This much is certain: Madison County Schools will receive stimulus money.
How much stimulation that will mean is uncertain, however.
“We ought to find out exactly what we’re going to get within three to four weeks, hopefully sooner,” Superintendent Mitch McGhee said.
The amount of freedom the school system will have with the unknown sum of money also remains a major question mark.
A large portion of the stimulus money will arrive in the form of Title I funds, dollars that are handed down with restrictions. Title I money can’t be used to fund anything a school system paid for with local or state money last year.
School leaders hoped some of those restrictions would be waived, but none have been lifted yet.
“Right now, all those restrictions are still in place, which is going to make it tougher on us,” McGhee said.
Meaning it will be harder to avoid some of the cuts in Madison County’s $2.5 million spending reduction plan.
McGhee has asked each of the seven schools in the system to cut $102,000 in spending as part of that plan.
Relaxing the restriction rule would free up money to save several clerical, paraprofessional and even classified positions that were proposed to be cut.
But if the school system has less of a say in how that money is spent, it may be harder to save jobs with stimulus dollars.
“What we may have to do is kind of create some new positions and put some old people in them,” McGhee said.
Madison County originally hoped to receive $514,000 in stimulus money, but that amount was trimmed.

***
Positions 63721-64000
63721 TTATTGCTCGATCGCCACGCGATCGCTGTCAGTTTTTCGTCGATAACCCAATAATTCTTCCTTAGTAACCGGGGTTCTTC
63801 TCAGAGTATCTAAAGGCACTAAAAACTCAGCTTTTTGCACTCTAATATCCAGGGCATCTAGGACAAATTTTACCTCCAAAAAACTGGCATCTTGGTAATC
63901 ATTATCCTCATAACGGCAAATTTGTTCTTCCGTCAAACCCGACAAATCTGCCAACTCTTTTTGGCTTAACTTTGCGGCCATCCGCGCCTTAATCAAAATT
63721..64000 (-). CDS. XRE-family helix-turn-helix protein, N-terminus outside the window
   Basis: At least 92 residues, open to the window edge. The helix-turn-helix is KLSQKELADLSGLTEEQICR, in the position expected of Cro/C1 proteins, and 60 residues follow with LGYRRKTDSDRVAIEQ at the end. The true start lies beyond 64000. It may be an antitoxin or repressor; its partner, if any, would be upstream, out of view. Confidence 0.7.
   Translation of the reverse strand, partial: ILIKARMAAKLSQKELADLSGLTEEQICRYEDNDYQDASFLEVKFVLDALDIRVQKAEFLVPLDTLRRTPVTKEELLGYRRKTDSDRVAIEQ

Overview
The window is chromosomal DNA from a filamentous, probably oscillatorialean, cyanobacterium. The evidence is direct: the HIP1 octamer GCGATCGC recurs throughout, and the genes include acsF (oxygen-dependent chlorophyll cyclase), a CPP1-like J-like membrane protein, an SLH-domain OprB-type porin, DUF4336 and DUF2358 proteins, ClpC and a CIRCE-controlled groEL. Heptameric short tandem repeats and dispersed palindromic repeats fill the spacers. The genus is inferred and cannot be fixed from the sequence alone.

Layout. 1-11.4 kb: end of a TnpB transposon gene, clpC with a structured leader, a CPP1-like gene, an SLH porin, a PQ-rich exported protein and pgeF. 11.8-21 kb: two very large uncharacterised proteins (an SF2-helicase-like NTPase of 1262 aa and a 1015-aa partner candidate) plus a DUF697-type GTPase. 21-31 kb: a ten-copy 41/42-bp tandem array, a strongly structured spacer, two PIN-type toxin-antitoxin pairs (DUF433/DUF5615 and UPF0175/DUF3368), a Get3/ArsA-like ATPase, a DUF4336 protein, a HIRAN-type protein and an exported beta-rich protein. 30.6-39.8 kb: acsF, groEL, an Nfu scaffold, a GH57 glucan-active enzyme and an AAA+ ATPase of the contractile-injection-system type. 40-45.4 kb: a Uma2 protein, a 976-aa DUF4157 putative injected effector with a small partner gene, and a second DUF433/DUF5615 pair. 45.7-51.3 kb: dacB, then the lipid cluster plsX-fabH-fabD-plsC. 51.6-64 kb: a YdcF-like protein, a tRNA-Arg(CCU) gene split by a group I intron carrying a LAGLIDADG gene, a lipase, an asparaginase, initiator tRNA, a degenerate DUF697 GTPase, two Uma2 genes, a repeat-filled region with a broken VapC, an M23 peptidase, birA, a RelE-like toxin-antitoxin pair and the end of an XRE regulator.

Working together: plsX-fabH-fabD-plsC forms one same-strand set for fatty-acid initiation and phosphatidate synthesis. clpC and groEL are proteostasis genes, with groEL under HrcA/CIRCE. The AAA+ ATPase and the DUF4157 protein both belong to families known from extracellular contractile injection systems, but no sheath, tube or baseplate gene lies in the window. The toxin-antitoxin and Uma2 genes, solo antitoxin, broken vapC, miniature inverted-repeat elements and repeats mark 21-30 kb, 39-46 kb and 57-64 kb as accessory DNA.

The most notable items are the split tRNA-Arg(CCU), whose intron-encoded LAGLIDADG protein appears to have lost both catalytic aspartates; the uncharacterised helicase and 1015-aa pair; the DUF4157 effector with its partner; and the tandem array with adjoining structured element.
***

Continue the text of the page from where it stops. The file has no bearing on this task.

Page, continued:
“That had some construction money in it, and they (congress) took all the construction money in it when it was finally passed,” McGhee said.
Now, Madison County is looking for at least $220,000, which may or may not be subject to restrictions.
Unsure of a dollar amount and the specifics behind it, Madison County school leaders are preparing for many scenarios.
“We’re just kind of making all kind of different plans on what we can use that money for, and then when we get a dollar amount we can start plugging it in,” McGhee said.
The superintendent said he’s sure of one thing, though.
“We’re certainly going to spend all that they send us, and we are going to use it to save and create jobs,” McGhee said. “We may just be a little creative with that.”
I would like to know when McGhee is going to update the transportation department. We are over loaded on bus'es now. We need new routes, there isn't many bus'es to open new routes. And we going to do with the students when we start a new school year? Why is this department always put last, and no one never tells what good jobs our drivers do for us. Some buses have 60 to 66 kids right now, and this is not safe. Look at the high and middle school students how big their are and try to get three to a seat. We need buses now, not two years from now. Parents wake up take a look at what your child goes to school in every day. The buses we have are falling apart. This is Madison County's fault we have no better buses, not the people who is under McGhee. He is the one that has the say where the money goes and who gets it first. Put a hole on youe wish list McGhee for the high school and get some buses in your County.